March 05, 2013

Knotted whirlpools

KnotFinally a knotted vortex! Kleckner and Irvine describe in a Nature article how they managed to create a threefoil-shaped vortex by taking a threefoil band and accelerating it. The band has an airfoil cross-section, so when it starts moving it produces a local vortex line. New Scientist has an article and some videos.

I have been longing for knotted vortices for years. It all began when I got The Inventions of Daedalus by David Jones. In one of the essays he suggests how to make knotted magnetic fields: sheath a flexible solenoid in superconductor tubing (so field lines cannot cross it). Make a knot on it. Turn on the power: now you have a normal magnetic field between the ends. Now untie the knot. Since the field lines will not intersect and cannot escape the superconductor tube the knot must end up on the magnetic field: between the poles of the solenoid there is now a knotted field.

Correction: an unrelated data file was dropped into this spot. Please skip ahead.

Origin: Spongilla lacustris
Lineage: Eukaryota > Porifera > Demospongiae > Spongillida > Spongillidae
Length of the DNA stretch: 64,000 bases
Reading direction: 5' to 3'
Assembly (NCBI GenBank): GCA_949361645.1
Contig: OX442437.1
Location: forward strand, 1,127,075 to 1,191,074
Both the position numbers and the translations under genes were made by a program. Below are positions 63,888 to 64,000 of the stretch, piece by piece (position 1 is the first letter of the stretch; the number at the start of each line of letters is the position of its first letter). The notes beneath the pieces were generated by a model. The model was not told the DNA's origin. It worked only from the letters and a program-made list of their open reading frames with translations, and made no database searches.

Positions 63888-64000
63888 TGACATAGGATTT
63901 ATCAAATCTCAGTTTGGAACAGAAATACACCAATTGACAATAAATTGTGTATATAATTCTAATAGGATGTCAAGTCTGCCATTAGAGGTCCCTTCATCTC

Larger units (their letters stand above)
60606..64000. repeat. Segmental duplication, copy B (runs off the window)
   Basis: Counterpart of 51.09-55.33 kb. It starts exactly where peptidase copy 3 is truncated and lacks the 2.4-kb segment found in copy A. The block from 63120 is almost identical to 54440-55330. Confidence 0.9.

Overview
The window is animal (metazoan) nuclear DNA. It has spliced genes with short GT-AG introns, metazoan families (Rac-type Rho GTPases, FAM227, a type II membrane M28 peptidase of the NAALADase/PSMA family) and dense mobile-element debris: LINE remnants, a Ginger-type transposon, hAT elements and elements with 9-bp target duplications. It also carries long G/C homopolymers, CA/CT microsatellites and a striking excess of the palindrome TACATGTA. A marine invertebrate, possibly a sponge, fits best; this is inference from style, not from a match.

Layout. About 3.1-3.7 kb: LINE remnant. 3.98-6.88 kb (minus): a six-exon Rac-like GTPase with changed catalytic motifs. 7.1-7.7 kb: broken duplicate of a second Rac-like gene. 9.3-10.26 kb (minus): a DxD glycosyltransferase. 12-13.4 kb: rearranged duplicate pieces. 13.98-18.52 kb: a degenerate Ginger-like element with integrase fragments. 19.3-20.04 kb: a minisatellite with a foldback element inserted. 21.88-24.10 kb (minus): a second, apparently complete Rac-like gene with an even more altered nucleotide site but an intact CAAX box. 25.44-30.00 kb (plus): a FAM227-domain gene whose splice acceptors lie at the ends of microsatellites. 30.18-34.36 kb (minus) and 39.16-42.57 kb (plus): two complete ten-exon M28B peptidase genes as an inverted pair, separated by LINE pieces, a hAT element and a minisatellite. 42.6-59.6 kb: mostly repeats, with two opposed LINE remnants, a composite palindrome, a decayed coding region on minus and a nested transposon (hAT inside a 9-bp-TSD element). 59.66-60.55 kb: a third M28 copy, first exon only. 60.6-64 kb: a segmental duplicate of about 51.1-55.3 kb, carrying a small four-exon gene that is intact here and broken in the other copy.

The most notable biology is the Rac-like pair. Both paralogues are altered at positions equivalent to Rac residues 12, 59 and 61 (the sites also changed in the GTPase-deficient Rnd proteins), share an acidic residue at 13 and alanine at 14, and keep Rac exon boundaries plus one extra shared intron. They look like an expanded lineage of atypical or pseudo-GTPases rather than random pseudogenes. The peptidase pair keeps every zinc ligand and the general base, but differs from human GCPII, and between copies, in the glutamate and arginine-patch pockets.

This was mainly done in jest, of course. But I found it hard to see why it would not work (vector potentials don't have to be conservative). When I brought it up to Göran Grimvall he briefly handwaved it (probably because I, as a student, didn't explain it very clearly). However, it turns out that there are indeed real papers on magnetic knots. And, unsurprisingly, they are not really stable.

Getting a knotted vortex is in a sense the dual to the knotted magnetic field: if you have a knotted wire carrying a current it ought to produce a magnetic field that circulates like the fluid.

Posted by Anders3 at March 5, 2013 10:27 AM